NASA tests 30-mile-long microphone array for quiet supersonic plane development
NASA recently tested a large microphone array in the Mojave Desert of California by flying an F/A-18 aircraft overhead at supersonic speeds, or faster than the speed of sound, producing sonic booms as part of the Carpet Determination In Entirety Measurements flight series, or CarpetDIEM. [Credits: NASA Photo]
By Matt Kamlet, NASA's Armstrong Flight Research Center
NASA has successfully tested a large microphone array in California's Mojave Desert as part of a flight series in preparation for the agency's quiet supersonic X-plane, the X-59.
Flying at speeds faster than Mach 1, the speed of sound, typically produces a loud sonic boom heard on the ground below. NASA's X-59 Quiet SuperSonic Technology X-plane, or X-59 QueSST for short, will fly over select communities around the U.S. to demonstrate the ability to reduce that sonic boom to a quiet thump. The data from these flights will be turned over to the Federal Aviation Administration to possibly establish new sound-based rules for supersonic flight over land. This could open the door to future faster-than-sound commercial cargo and passenger air travel.
Before these community overflights take place, however, the X-59 will first undergo an acoustic validation phase, during which NASA will deploy an approximately 30-mile-long array of specially configured microphones to measure the X-59's thumps, to verify that they are as quiet as predicted.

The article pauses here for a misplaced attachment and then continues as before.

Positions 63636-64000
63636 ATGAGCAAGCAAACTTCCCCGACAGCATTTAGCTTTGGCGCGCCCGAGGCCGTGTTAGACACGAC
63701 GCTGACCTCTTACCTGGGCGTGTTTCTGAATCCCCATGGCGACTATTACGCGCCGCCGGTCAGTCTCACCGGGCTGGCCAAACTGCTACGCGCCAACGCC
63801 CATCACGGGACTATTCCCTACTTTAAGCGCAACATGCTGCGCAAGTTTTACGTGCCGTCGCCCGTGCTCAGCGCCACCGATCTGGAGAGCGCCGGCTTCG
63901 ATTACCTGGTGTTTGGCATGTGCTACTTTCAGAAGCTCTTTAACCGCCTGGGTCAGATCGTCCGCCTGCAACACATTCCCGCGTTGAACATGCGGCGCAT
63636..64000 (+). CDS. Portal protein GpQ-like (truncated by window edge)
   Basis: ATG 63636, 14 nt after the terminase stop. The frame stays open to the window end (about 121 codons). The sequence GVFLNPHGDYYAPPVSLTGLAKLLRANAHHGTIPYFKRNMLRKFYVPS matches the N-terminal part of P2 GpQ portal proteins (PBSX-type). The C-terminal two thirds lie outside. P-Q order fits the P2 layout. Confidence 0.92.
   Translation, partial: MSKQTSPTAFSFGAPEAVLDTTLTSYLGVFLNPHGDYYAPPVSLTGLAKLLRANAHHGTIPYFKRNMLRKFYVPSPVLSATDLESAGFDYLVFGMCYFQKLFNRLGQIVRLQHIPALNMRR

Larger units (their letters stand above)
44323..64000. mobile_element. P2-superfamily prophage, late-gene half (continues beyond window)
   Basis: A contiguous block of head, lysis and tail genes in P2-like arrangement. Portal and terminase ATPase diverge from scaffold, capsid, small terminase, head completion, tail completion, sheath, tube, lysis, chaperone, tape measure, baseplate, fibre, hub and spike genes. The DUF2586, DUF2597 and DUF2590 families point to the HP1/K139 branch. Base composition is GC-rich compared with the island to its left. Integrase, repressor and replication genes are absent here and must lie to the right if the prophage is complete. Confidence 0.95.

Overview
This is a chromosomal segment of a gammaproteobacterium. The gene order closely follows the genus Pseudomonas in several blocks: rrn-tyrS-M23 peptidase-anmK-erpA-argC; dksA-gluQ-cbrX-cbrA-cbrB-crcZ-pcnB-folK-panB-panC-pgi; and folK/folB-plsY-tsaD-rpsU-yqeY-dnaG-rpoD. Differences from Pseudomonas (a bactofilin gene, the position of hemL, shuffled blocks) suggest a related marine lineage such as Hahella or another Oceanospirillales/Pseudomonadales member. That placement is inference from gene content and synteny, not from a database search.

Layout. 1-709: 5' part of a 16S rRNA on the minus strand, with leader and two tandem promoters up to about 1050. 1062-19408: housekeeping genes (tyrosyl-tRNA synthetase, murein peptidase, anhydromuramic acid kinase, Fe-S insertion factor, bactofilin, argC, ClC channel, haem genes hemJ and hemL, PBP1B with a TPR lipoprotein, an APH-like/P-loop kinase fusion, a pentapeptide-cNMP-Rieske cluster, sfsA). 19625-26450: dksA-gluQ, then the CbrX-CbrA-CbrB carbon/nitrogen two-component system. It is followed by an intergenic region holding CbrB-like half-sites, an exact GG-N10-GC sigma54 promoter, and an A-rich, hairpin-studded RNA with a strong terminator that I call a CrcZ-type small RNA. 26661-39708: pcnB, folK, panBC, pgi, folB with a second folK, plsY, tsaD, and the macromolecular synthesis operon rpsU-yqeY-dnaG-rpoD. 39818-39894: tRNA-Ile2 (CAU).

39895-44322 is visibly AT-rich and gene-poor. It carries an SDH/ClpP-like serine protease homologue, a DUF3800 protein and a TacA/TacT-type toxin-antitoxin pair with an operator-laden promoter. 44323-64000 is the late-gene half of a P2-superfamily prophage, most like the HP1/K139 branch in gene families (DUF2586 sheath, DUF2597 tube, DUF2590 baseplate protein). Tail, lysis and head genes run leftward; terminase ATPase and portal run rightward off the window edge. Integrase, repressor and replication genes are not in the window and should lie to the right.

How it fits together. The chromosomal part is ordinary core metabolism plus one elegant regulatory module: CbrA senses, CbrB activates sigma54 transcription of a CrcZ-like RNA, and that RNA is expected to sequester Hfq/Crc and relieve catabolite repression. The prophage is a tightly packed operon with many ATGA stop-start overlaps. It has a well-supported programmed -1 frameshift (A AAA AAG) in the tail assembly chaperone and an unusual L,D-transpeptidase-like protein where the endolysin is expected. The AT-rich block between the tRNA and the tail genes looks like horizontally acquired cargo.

The recently completed Carpet Determination In Entirety Measurements flight series, or CarpetDIEM, was NASA's "first practice" for the X-59's acoustic validation flights.
"The X-59 is designed to have quiet sonic booms that won't be disturbing to the people, but first we actually have to go out and prove it," explained Ed Haering, NASA's principal investigator for CarpetDIEM. "NASA will do that by flying the aircraft and taking real measurements on the ground before we eventually fly it over communities, to make sure that it is as quiet as it should be."
NASA will collect these sound measurements using a microphone array on the ground that covers the entire width where the X-59's quiet sonic thumps can be heard -- a measurement area known as the "carpet." The goal of CarpetDIEM was to practice deploying a large-scale microphone array and gain valuable lessons on the array's ideal configuration, instrumentation, and logistics.
One of multiple microphone stations used in the CarpetDIEM flight series, which gave researchers valuable lessons learned in preparations to deploy a similar array for the quiet supersonic X-59. [Credits: NASA Photo/Lauren Hughes]
The test microphone array for this flight series was deployed along an area of the Mojave Desert near NASA's Armstrong Flight Research Center in Edwards, CA, from which NASA flew an F/A-18 aircraft to produce sonic booms under the designated supersonic corridor, which runs from Nevada toward Edwards.
"We chose this area of the Mojave Desert because it's a nice, wide area under our high-altitude supersonic corridor, where we are able to fly our F/A-18s at supersonic speeds routinely," said Haering. "Here we can learn how to best deploy a sensor array of this magnitude, and the logistics of getting the hardware out here, using it for testing, getting it back, and logging the data."